It is the height of hypocrisy to teach a message you do not believe. It is dishonoring to God for anyone—especially pastors—to consider the Christian message a psychological crutch for unintelligent and needy people. Proverbs 6:16-19 declares, “There are six things the LORD hates, seven that are detestable to him: haughty eyes, a lying tongue, hands that shed innocent blood, a heart that devises wicked schemes, feet that are quick to rush into evil, a false witness who pours out lies, and a man who stirs up dissension among brothers.” If the Christian faith is a lie, it is not a “useful psychological crutch.” Rather, it is useless, vain, empty, futile, and pitiful (1 Corinthians 15:14-19).

An unbeliever is absolutely disqualified from serving in any form of church leadership. A man who is willing to preach a message he does not believe is hypocritical and arrogant. Many people are excellent at faking the Christian life. But, ultimately, “by their fruit you will recognize them” (Matthew 7:16). A pastor who does not believe will eventually reveal himself in his words, actions, and teaching. Be vigilant! Keep watch! A church led by a pastor who does not believe is on the path towards ineffectiveness, apathy, lethargy, and, for some, eternity without God due to being taught an incomplete message of salvation. “If the blind lead the blind, both will fall into a pit” (Matthew 15:14, emphasis added).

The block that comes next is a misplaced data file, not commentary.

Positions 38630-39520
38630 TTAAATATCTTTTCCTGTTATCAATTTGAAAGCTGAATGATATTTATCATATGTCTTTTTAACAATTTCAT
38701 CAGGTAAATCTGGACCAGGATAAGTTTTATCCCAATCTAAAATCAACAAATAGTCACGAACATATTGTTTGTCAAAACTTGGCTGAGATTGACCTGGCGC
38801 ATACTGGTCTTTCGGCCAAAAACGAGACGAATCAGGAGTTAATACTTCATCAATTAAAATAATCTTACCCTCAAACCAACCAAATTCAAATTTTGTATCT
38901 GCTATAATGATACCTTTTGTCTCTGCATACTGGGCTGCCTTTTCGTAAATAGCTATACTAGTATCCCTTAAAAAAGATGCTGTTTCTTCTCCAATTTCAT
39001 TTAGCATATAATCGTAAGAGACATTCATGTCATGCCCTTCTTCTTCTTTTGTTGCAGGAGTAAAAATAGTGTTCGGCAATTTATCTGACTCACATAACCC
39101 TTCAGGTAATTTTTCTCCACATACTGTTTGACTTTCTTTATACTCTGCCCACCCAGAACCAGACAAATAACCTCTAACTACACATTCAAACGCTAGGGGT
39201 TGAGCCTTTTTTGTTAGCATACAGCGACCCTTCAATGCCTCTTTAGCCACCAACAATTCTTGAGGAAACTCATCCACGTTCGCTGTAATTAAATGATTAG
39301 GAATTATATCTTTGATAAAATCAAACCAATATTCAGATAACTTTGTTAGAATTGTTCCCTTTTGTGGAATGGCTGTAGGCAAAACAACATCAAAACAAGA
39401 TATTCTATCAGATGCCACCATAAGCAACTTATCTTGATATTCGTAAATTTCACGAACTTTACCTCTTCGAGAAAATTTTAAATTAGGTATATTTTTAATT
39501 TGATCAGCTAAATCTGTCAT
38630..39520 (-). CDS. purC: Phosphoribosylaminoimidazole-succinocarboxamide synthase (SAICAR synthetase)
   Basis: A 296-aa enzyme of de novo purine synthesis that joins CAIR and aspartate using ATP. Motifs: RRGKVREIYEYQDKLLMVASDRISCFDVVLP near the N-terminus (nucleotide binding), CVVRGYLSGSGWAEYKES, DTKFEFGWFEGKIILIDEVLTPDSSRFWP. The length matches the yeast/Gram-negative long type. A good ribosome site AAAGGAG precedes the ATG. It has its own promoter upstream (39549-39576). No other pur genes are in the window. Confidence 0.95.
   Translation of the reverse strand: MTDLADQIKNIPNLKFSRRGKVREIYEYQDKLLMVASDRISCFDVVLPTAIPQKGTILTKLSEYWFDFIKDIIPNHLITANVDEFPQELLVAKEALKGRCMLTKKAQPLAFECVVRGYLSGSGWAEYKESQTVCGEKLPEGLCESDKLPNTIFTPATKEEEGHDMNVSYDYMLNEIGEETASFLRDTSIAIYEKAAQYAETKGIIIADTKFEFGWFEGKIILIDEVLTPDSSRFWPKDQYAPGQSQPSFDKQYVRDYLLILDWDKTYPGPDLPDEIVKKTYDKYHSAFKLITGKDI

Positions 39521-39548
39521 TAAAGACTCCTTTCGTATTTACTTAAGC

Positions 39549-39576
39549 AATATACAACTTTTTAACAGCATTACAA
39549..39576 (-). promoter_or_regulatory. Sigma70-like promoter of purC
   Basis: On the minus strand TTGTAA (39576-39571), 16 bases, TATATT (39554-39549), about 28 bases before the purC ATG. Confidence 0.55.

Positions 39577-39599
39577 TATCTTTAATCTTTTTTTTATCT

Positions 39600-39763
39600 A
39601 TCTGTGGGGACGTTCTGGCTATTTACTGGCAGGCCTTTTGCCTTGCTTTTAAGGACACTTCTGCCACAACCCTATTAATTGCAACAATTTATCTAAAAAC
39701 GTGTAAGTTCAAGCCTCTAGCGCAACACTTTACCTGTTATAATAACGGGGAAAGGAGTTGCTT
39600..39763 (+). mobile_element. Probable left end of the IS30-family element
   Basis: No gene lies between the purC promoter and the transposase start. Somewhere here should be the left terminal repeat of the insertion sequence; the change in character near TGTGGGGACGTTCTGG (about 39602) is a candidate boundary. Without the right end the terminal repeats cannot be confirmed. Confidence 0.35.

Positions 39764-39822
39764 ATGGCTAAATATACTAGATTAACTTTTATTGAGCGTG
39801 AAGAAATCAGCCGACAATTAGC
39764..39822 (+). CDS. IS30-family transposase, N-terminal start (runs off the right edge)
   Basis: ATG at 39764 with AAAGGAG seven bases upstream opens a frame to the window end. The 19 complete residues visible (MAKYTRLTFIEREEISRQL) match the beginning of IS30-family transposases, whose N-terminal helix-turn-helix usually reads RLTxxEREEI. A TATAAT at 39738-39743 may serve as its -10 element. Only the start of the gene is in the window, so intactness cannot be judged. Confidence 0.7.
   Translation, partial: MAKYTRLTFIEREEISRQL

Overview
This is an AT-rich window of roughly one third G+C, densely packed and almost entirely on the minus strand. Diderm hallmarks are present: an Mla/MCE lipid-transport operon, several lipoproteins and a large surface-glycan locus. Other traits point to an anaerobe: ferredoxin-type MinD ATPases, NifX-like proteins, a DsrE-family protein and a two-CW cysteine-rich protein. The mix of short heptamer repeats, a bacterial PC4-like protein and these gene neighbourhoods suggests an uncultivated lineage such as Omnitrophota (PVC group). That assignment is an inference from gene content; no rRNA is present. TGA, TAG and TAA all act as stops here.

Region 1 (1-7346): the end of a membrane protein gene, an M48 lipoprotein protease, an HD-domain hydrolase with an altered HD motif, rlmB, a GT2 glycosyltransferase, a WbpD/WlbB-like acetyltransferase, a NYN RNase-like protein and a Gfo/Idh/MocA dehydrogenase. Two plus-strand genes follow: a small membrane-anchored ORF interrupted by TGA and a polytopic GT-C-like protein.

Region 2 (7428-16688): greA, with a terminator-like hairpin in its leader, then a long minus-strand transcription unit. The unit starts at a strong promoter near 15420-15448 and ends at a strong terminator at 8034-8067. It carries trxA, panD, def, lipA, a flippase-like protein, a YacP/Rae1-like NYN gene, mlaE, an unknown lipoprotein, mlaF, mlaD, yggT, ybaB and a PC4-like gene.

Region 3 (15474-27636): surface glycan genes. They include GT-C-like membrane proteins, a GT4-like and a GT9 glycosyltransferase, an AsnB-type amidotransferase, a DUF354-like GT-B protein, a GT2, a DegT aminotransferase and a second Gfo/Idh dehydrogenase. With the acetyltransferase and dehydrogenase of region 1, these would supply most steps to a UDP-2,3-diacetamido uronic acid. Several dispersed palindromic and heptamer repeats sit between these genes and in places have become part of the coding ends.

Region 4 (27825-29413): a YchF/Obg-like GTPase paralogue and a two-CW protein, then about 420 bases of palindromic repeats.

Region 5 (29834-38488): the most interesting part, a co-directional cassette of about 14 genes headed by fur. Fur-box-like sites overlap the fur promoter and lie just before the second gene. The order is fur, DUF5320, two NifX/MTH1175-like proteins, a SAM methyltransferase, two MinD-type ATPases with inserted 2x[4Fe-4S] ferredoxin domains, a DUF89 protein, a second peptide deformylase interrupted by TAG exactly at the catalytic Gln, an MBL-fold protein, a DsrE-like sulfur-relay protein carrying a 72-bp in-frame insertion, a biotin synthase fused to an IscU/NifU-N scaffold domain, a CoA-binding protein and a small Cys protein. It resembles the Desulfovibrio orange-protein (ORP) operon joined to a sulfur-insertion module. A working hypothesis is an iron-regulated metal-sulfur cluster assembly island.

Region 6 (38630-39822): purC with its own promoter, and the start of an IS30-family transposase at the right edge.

Now, there are also pastors who truly know and love the Lord and yet are struggling through a time of doubt. This is fairly common and understandable, as pastors deal with a tremendous amount of stress and are subject to heightened spiritual attack. This article is not directed towards believing pastors who struggle with doubt. For pastors in such a trial, the prayer should be “I do believe; help me overcome my unbelief” (Mark 9:24)! If the doubts become persistent, the pastor should probably step down until spiritual renewal occurs. A pastor in such a situation deserves our prayer, comfort, encouragement, and empathy.

But, again, for the pastor who is declaring a message he does not believe, who is pretending to be a servant of a God he does not even know, the only proper response is immediate expulsion. Without repentance leading to genuine faith, God’s judgment on such an individual will be eternally severe.